When IA functions decide to go with a remote audit approach the resilience, skills and capabilities of the IA staff will have a wider and more profound impact on the outcome of audit missions than before. While previously conducting walkthroughs on site and actively interacting with auditees supported the opinion making of an auditor, she/he is now fully reliant on processing audio information (from interviews) with fact-finding (i.e. reports, information from a database), and combining these two elements it with her/his own experience on a specific topic.
This requires a strong deductive and cognitive skill set, where analytical thinking is successfully combined with out-of-the-box judgement capabilities. In other words, the auditor should be able to overcome adverse information conditions, compensate for the fact that auditees have an information advantage and figure out negative information. Finally, he/she must demonstrate a higher level of resilience2 to retain the audit momentum.
Moreover, auditors will need to further sharpen skill sets, such as:
Therefore, the CAE should assess if the IA team has the required skills to make sure that audit missions will continue to have the same or even higher impact as before – despite the more complex and challenging audit environment.
Also, when rethinking the staffing structure and strategy, the CAE must be willing to face the potentially inconvenient truth: Neither are the needed skills sets currently sufficiently developed nor can they be acquired in the near future.
The CAE has several options to remediate this:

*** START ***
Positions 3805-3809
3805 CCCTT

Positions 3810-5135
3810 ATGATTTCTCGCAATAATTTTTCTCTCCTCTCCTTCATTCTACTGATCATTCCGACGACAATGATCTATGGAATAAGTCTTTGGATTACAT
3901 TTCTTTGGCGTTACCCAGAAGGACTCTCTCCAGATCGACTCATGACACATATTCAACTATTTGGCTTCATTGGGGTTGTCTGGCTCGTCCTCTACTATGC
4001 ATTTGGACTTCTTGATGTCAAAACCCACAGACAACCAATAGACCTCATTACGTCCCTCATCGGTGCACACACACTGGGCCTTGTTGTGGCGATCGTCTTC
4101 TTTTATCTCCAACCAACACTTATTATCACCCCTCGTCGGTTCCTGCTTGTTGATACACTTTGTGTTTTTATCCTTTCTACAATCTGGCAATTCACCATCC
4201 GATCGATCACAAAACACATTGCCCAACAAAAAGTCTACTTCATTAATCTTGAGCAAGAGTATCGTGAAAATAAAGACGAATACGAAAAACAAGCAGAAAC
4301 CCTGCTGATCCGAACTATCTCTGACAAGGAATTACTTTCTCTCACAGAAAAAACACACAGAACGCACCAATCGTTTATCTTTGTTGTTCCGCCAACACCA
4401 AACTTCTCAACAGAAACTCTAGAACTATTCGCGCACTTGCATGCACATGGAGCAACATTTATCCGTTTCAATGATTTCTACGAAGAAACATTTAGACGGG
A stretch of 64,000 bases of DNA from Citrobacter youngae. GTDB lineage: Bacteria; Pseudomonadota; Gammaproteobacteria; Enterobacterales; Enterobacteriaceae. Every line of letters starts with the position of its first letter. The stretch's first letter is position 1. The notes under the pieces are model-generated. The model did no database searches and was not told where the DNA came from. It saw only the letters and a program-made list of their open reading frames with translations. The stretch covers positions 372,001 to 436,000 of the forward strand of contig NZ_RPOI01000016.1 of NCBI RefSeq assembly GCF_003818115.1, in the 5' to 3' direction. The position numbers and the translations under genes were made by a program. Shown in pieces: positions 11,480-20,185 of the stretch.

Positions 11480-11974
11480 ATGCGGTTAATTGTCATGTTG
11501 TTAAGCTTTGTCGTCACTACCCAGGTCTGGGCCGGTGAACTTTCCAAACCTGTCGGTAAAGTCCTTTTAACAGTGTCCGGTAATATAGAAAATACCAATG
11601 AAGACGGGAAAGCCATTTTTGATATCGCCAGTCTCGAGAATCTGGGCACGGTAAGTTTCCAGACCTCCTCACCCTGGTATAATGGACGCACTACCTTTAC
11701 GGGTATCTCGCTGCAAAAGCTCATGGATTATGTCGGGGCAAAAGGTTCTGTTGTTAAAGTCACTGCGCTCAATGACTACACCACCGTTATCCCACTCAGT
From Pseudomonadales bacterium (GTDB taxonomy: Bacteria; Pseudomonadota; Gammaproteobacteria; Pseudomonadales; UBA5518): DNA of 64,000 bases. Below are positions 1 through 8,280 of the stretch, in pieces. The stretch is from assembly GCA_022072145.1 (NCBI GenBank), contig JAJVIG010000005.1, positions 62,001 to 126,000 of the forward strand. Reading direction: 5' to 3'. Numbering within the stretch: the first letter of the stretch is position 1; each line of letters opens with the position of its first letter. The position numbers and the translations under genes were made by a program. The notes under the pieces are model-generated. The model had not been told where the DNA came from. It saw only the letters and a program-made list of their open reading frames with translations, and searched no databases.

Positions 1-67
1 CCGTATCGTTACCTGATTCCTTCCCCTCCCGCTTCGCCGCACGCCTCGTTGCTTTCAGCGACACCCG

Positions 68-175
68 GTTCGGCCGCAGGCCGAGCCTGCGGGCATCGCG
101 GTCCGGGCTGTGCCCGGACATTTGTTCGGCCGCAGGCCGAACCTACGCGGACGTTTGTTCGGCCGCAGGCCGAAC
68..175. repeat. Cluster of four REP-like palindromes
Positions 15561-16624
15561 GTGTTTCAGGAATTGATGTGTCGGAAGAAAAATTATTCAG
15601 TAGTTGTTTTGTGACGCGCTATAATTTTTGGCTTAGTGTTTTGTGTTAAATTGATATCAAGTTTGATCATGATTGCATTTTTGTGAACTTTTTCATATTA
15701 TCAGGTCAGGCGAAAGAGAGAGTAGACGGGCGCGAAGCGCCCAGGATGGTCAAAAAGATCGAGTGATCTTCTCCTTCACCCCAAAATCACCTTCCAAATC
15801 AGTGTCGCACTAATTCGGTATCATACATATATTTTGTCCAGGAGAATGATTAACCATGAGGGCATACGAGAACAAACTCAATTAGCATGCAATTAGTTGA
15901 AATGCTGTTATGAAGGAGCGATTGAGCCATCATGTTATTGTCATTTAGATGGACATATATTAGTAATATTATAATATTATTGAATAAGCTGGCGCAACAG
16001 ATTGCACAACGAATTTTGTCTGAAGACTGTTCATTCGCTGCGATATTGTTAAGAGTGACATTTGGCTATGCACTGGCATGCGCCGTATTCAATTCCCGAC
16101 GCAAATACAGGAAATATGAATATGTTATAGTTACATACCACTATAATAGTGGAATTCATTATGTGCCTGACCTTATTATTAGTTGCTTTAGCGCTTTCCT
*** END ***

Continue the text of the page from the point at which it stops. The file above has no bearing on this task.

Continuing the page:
While assessing alternative staffing strategies, CAEs should also reconsider the future profile of an effective and efficient auditor. This may require a higher seniority level, more in-depth knowledge and experience regarding the organization and a clear commitment to use modern technological tools for conducting audits.
While the use of virtual communication (i.e. video conferencing, sharing presentations, virtual site visits using cameras) have exploded in the past six months, it is only natural to expect auditors to become more technologically adept. However, technology should not be reduced to using MS teams, ZOOM or similar communication tools. Auditors should respond to the challenge of not being on site and conducting the audits remotely by adopting even more sophisticated technological elements3, i.e.:
While the CAE might be faced with difficult decisions in regard to her/his recruiting and staffing strategy, it should also be mentioned that the current situation may have a tremendous impact on the overall morale, employee satisfaction and career perspective of internal auditors.
Most auditors had clearly assigned roles and tasks / duties (i.e. senior leadership level, young agile staff), which often was the reason why they joined the IA function in the first place or remained there for such a long time. Because of the restrictions and changes in the IA function’s operating model, this situation may have evolved and the presumed stability may have shifted to a state of flux and unpredictability.
This will most certainly affect the recruiting and retention strategies of internal audit functions as well as the overall morale of the team. In the context of the outlined challenges, the CAE should assess his/her team as follows:
The future strategy on how audits will be performed (i.e. virtual, remote, driven by data analytics), the potential shift in focus/scope (i.e. less cycle-based more end-to-end; 2nd line advisory work) and staffing (i.e. senior vs. junior staff ratio) should then be clearly communicated to staff and remediating actions initiated.
In the next blog of this four-part series, we will discuss which key risks will affect the organization of IA and how to potentially address them in the coming 6 to 24 months. In the meantime, if you have any remarks or questions, we will look forward to hearing from you.
1 To be discussed in more detail in the coming blog focusing on IA processes
2 Resilience in the sense of persistency, rigor and effort
3 See the IIA publication on remote auditing for Covid-19 and beyond